HAYES: What`s your fear about -- the compromise, what do you mean? I mean, there`s one level that seems obvious, which is that something like this might happen again. I mean, they`ve learned the bang for the buck of breaking into a few inboxes and publishing on the internet was pretty high. Is that the kind of thing that you`re worried is going to happen again?

NANCE: Well, we already know that`s going to happen again because this administration has taken absolutely no steps to try to secure the United States from any further intrusions. The things that are happening are happening at the department level, at U.S. cyber command, NSA, and organizations who are taking whatever steps they can. But there is no national infrastructure program. There is no imperative to get the United States electoral process secure because he just doesn`t believe it. But the President has already shown that he can compromise information. When he had the meeting with Foreign Minister Lavrov and Kislyak in the Oval Office which we didn`t know anything about until the Russians reported on it, then he actually compromised top-secret security programs between the United States and Israel. He could do that inadvertently again because he does not respect the sanctity of the top secret information that he has.

HAYES: All right, Malcolm Nance, thanks for being with me tonight.

NANCE: My pleasure.

HAYES: Next, the Trump judicial nominee so unqualified even a Republican Senator took him to task, straight ahead.



TRUMP: We have people that are totally qualified, they`re going to pass, but they`ll have to wait a long time.

I can say the same thing with our judicial nominees, our judges. We have some of the most qualified people. The Wall Street Journal wrote a story about it the other day that this is some of the most qualified people ever.


HAYES: The idea that the President picked the most qualified people ever has become something of a punch line. For example, the White House confirmed on Wednesday that Judicial Nominee Brett Talley`s nomination had been withdrawn. Talley who has never tried a case was rated unanimously unqualified by the American Bar Association, the Fourth Judicial Nominee under President Trump to receive a not qualified rating from the Bar Association and the second to receive the rating unanimously, which is really quite rare. And the White House also pulled the nomination of Jeff Mateer who had described transgender children as evidence of, "Satan`s plan." And today, thanks to a video clip tweeted out by Senator Sheldon Whitehouse, we witnessed another Trump nominee tacitly admit he is not qualified for a lifetime appointment.

KENNEDY: Have you ever tried a jury trial?

PETERSEN: I have not.



KENNEDY: Criminal?




KENNEDY: State or Federal Court?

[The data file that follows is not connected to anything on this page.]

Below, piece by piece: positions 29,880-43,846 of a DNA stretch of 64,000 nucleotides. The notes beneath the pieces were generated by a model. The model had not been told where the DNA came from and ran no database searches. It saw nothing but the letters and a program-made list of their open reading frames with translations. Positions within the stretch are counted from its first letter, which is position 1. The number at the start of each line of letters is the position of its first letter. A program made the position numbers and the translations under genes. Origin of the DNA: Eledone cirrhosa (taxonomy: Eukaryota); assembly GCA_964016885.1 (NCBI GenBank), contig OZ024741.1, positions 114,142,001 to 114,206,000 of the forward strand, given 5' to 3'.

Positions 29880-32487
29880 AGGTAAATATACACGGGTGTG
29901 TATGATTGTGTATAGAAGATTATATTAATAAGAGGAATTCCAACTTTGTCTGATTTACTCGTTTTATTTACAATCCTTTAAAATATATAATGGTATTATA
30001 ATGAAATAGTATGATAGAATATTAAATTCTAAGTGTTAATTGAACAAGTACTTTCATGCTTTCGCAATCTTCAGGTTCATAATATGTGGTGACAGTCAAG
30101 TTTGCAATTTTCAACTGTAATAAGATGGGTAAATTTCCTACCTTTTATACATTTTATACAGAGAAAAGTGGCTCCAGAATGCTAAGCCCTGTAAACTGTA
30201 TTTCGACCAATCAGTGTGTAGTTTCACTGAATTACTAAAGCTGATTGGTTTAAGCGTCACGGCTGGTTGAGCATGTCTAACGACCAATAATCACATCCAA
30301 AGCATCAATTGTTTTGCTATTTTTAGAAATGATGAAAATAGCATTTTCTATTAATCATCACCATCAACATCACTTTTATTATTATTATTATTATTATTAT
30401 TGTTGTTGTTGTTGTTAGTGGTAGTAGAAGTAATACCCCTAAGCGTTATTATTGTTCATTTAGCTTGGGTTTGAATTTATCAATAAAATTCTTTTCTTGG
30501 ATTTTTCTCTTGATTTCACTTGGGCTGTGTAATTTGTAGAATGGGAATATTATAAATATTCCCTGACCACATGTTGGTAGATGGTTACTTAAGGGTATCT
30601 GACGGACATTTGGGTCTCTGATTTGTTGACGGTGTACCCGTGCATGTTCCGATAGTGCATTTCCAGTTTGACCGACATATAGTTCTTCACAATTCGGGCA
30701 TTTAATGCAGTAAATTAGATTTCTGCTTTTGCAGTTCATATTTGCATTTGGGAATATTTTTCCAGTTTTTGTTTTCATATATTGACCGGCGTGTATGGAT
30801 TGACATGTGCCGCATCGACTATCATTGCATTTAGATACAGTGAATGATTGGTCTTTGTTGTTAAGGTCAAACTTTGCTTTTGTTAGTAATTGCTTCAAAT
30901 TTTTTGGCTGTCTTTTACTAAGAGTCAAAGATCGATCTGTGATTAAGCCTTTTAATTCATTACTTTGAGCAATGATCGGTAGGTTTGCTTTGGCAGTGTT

PETERSEN: I have not.

KENNEDY: Have you ever taken a deposition?

PETERSEN: I was involved in taking depositions when I was an associate at Wiley Rein when I first came out of law school. But that was -

KENNEDY: Have you ever taken a deposition by yourself?

PETERSEN: I believe no.

KENNEDY: OK. Have you ever argued a motion in state court?

PETERSEN: I have not.

KENNEDY: Have you ever argued a motion in federal court?


KENNEDY: When is the last time you read the federal rules of civil procedure?

PETERSEN: The Federal Rules of Civil Procedure? I - in my current position, I obviously don`t need to stay as invested in those on a day-to- day basis, but I do try to keep up to speed.


HAYES: Oh, that is hard to watch. If you`re not a trial lawyer, perhaps it`s hard to understand just how horrible that performance was. Luckily we have a trial lawyer, Watergate Prosecutor Nick Akerman, to explain. That`s next.



KENNEDY: I`ll judge you`re obviously going to have witnesses.


KENNEDY: Can you tell me what the Daubert standard is?

MATTHEW PETERSON, U.S. DISTRICT COURT JUDGE NOMINEE: Senator Kennedy, I don`t have that readily at my disposal, but I would be happy to take a closer look at that.


PETERSON: That is not something that I`ve had to contend with.

KENNEDY: Do you know what a motion in limine is?

PETERSON: Yes. I haven`t -- again, my background is not in litigation, as when I was applying replying to Chairman Grassley. I haven`t had to, again, to do a deep dive. And I understand and appreciate this line of questioning. I understand the challenge that would be ahead of me if I were fortunate enough to become a district court judge.


HAYES: Matthew Peterson is up for a lifetime appointment, I can`t stress that enough, for the U.S. district court for the District of Columbia, one of the most important federal courts in the country.

MSNBC legal analyst Nick Ackerman is a former assistant special Watergate prosecutor, now a litigator for Dorsey and Whitney.

Nick, it`s good to have you here.


HAYES: So, I think non-lawyers watch that and you just -- the reaction you have to it is, it looks like a literal nightmare that you might have about like a stress dream about being unprepared for something. But as a trial lawyer, what is your reaction to watching that?

ACKERMAN: To watching that? These are such basic concepts, such basic skills he`s asked about. I mean, Daubert, every trial lawyer knows that that relates to expert witnesses and the standard for admitting expert testimony. On motion in limine is something that comes up during the course of a trial to get an advanced ruling from a district court judge on a ruling of evidence.

HAYES: How common is a motion in limine? Like how -- like 10 being being basically every trial has one, 1 being quite obscure.

ACKERMAN: Probably a 12. I mean, these are not obscure concepts.